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Tips for managing software licences

The most important features of a software licence and pointers to finding more information.

What are software licences?
Statements by the manufacturer or reseller of the software, telling how the program can be used. They often simply give permission for the software to be used. For the purposes of most business users, licensing software in this way is similar to buying it.

Read the small print before installing a new piece of software on your computer whenever possible. Most concern copyright, but some do state terms with other issues.

Which software do licences apply to, and where can I get them?
Almost all software use licences. In the case of Microsoft Office, for example, the licence is usually attached to the outside of the CD-ROM or DVD case, but some appear once the program is installed.

How do I renew my licences?
Licences are rarely renewable on an annual basis. Usage resembles a subscription, such as for anti-virus software, which needs to be updated on a regular basis. Costs vary depending on the program(s) used and how many people need to access the software.

How are software licences enforced?
Software publishers do enforce their licences. Keep up to date by recording which software packages you use and the dates on which they were installed. Keep licences printed on certificates, securely in the office.

What if I want to use the same software on more than one computer? To install the software on more than one computer, read manufacturer or vendor guidelines about shared usage.

As your business grows, licence management can become more complex. Several programs have been developed to help you cope with this - some are sophisticated enough to scan a network and report all the licences in use on various computers, as well as reporting on updates and patches.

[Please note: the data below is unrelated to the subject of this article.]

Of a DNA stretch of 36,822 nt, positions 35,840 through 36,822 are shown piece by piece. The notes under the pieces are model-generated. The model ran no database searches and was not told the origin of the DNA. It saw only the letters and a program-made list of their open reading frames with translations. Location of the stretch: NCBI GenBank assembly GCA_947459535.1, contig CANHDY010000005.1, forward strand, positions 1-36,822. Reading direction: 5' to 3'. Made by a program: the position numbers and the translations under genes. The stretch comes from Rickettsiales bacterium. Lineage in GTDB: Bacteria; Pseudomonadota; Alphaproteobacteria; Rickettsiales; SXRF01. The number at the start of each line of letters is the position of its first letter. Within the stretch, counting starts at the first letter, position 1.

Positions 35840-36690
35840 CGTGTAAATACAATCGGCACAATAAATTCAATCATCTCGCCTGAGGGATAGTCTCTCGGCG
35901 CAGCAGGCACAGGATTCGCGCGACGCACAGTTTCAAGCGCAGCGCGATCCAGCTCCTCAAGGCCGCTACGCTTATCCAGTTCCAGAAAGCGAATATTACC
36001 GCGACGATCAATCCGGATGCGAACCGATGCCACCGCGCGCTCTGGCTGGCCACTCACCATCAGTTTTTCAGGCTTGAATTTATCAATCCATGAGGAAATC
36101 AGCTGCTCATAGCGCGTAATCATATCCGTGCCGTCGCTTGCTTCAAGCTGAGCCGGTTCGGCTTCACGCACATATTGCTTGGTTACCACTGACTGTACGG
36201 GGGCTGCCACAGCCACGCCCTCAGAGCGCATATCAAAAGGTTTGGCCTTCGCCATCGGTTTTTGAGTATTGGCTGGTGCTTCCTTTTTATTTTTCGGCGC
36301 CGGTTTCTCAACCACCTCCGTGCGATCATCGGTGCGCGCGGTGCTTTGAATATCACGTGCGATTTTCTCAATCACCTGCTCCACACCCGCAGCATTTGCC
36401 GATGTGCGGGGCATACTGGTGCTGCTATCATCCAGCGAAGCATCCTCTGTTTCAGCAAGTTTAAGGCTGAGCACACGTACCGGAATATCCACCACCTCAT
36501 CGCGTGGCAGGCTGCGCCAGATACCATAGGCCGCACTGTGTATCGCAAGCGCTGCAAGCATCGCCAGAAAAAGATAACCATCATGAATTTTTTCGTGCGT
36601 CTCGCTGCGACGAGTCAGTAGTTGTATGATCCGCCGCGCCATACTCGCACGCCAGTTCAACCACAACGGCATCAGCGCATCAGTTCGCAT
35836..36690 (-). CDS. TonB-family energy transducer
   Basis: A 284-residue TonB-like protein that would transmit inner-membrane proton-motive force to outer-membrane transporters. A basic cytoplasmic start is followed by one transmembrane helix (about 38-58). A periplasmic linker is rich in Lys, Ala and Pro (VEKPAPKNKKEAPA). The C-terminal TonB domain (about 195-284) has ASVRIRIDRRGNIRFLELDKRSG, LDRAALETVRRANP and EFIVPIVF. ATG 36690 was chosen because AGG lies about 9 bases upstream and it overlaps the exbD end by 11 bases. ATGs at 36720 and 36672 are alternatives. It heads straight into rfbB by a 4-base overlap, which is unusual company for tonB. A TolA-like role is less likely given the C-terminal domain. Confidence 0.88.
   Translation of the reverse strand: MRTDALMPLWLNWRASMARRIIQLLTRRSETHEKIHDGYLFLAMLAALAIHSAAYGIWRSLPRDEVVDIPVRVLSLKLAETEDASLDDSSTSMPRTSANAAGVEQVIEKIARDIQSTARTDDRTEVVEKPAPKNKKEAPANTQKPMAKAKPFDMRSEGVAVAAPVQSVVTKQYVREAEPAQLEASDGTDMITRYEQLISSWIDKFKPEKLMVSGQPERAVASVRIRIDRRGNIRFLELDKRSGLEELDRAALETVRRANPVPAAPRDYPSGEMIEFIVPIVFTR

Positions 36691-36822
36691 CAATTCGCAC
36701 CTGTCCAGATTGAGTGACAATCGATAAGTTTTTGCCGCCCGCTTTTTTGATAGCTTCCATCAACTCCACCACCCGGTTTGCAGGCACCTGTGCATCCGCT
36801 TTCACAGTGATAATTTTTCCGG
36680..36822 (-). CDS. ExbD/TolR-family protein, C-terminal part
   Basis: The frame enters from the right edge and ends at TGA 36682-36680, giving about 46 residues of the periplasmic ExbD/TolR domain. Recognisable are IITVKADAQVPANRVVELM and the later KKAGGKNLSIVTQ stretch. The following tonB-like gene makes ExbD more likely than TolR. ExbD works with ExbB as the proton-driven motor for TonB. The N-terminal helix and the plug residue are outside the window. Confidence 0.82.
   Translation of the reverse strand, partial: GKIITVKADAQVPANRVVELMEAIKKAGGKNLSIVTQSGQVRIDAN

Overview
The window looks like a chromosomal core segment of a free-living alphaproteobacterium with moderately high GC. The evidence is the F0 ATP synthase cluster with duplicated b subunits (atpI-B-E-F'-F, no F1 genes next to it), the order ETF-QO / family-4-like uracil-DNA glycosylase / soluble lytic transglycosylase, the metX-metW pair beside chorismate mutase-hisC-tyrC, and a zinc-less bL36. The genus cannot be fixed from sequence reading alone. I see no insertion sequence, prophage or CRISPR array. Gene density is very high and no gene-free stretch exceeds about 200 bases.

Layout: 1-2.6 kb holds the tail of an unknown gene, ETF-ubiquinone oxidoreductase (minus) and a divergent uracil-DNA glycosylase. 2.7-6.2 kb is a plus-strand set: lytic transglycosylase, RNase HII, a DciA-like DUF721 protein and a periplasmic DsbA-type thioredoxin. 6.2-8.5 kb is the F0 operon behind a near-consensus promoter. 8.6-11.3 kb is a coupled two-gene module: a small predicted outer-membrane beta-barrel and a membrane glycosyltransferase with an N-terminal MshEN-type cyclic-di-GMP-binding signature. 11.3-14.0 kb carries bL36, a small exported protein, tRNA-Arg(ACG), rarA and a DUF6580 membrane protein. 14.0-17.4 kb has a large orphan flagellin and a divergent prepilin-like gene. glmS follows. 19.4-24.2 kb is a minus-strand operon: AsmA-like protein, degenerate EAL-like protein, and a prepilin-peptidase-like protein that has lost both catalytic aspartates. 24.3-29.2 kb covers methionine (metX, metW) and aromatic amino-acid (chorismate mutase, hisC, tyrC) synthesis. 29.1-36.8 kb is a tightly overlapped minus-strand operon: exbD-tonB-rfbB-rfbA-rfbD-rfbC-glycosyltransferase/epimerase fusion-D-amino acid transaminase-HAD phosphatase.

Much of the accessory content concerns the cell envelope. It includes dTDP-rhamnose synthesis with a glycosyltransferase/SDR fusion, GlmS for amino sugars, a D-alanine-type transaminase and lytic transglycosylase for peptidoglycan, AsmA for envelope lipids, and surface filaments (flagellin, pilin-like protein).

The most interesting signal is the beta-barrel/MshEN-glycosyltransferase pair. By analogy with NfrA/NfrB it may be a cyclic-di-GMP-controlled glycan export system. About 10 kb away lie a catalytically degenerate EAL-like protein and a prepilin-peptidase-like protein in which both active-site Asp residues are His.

What happens if I don't have a licence?
Using unlicenced software is breaking the law and committing software piracy. Three main types of piracy exist, and all can result in hefty fines:
  • End user piracy. Downloaded or reproduced copies of software distributed without licensed permission. This includes swapping and copying disks, using one licenced copy to install a programme on more than one PC.
  • Client-server piracy. Occurs when a central copy of software is used by many employees on a business network.
  • Internet piracy. Software is downloaded from an online source(P2P, file sharing). Unregulated Internet software auctions are popular venues for pirates to operate. Increasingly rapid download speeds make it easier to buy and sell pirate software online.
The Business Software Alliance (BSA) estimates that UK firms have paid out over £1.8 million in fines since 2000 for software piracy. The BSA claims that the UK's high rate of software piracy--revealed in a 2003 report to be 29%--is not due to ignorance. Businesses are failing to devote resources to software compliance. The BSA reinvests fines paid into initiatives to raise awareness of the risks associated with illegal software.

Where can I get more information?
For more on software licences, and a clear guide to the law, the Business Software Alliance offers a wide range of information.

The Alliance Against Counterfeiting and Piracy (AACP), founded in 1999, enables industries affected by piracy to join forces in lobbying government about anti-piracy legislation. Go to www.allianceagainstiptheft.co.uk for more information.

The Federation Against Software Theft (FAST) exists to combat software piracy and oversee software licensing in the UK. Go to www.fast.org.uk for in-depth information on anti-piracy software law.
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